This was originally published on td.org in September 2018.
If you frequent lots of training content sites, you may have read “Is Your Outsourced Training Project Going Off Track?” You may also have found yourself cringing as you read because you recognized yourself in the examples of what not to do. Well, no matter. Now that your misbehaviors have been exposed to you, you’re committed to doing better in the future! You’ll take all recommended actions to keep your outsourced projects on track. . . if you can figure out how to change what you’re doing.
While recognizing that your behavior needs to change is the first step to changing your behavior, it’s not the only step. You probably have some bad habits, and these can’t be changed simply by recognition. You’re not going to stop nitpicking your training vendor or subjecting them to 3,000 rounds of increasingly unhelpful SME feedback unless you trust your training vendor.
Trust Your Choice of Training Vendor
Trust in your vendor starts with trust in your ability to choose a good vendor. Unless you chose your vendor by drawing their name from a hat, there was some rationale for your decision. Remembering and reminding yourself of that rationale should create a fundamental level of trust.
That’s not to say that every training vendor is trustworthy, nor is it to say that even a trustworthy vendor won’t let you down from time to time. Sometimes you’ll find that your trust in a vendor was misplaced, which might make you understandably wary with the next vendor. However, if you go into a relationship with a new training vendor expecting that you can’t trust them, you’ll sabotage your project. It’s better to start off trusting in the vendor you so carefully chose.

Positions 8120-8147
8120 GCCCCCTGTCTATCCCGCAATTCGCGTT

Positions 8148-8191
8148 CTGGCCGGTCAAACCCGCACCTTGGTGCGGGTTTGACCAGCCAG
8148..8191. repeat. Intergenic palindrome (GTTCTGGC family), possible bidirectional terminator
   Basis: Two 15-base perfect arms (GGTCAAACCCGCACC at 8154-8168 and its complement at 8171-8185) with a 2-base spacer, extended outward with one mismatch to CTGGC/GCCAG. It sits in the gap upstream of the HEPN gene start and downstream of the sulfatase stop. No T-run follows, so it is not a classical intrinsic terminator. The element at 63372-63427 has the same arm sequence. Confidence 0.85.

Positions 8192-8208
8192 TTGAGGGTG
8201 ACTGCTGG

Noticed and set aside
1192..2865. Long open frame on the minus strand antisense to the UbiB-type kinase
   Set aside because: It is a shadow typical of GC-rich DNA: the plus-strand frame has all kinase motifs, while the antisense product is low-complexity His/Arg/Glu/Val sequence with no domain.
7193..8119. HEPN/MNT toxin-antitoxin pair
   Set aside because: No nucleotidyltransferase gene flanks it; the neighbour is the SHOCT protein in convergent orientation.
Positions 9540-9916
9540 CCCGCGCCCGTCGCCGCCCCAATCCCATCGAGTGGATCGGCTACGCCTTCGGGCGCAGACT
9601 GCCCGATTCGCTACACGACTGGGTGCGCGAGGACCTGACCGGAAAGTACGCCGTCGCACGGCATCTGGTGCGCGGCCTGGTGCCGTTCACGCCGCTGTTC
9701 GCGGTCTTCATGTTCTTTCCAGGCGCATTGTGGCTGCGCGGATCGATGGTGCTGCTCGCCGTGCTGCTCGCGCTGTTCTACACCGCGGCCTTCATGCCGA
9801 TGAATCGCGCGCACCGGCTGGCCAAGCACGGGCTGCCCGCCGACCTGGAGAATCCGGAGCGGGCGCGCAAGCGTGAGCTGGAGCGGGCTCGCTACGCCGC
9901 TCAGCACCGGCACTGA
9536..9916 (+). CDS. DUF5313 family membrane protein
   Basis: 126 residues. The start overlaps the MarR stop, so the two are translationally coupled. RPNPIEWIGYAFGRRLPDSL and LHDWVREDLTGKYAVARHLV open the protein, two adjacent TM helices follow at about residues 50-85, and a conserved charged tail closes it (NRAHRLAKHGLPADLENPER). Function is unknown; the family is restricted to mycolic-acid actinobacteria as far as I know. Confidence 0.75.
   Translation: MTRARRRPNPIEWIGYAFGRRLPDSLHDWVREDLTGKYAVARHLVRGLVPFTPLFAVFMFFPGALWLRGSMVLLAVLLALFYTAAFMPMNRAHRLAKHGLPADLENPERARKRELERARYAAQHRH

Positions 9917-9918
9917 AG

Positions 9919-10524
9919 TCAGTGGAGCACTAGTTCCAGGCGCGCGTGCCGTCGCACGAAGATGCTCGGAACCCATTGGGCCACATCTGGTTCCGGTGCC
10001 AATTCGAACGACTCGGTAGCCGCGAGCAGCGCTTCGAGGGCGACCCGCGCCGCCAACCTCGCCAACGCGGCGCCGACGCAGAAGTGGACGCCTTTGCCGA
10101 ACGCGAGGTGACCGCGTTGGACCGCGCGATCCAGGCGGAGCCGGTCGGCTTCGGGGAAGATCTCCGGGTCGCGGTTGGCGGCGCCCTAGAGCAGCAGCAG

Trust Your Training Vendor’s Track Record
When you sign a contract with a vendor, you should already know their track record. Getting that information is surprisingly easy— if you put out an RFP, you can make it clear that you expect documentation of good work. Any training vendor worth their salt will give you a list of past clients and awards they’ve won. They’ll show you samples of their successful products and projects and provide references so you can corroborate what they’re saying. And, of course, Google can turn up reviews of their work and insights into their processes.
You’ve done your research, so now you can reap the benefits of your hard work. Any time you freeze up and think, “There’s no way this project is going to get done on time unless I meet with the vendor every afternoon for an hour! I need to set up a recurring meeting pronto!”, just remember that six different references confirmed that this training vendor can work miracles on an accelerated timeline with minimal client supervision. You know the track record. Now trust it!
Trust Your Training Vendor’s Expertise
You’re a well-educated person with lots of work experience, and that’s awesome! What you probably don’t have is a degree in project managing and instructional design and writing and graphic design and programming. Collectively, though, your vendor does have all that expertise (you can verify this by requesting team resumes during the proposal process), and they have it so you don’t have to.
You’re there to provide context and insight into the training content and audience mindset. You’re not there to mandate the exact visual design or rewrite most of the content. If you’ve ever attempted to do those things, then you (possibly unwittingly) ended up paying a lot of money for the professionals who work for your vendor to redesign or rewrite what you gave them to reach industry standards. If you’re not professionally trained, you cannot design or write or anything else at the same level that a professional can. Let the experts you’re paying to do those things actually do them!
When you have that trust in your vendor, odds are your trust will be rewarded. Things will go more smoothly, and your training project will stay on track.
Looking for a training vendor worth trusting? Reach out to us here. We’d love to help you reach your training and development goals.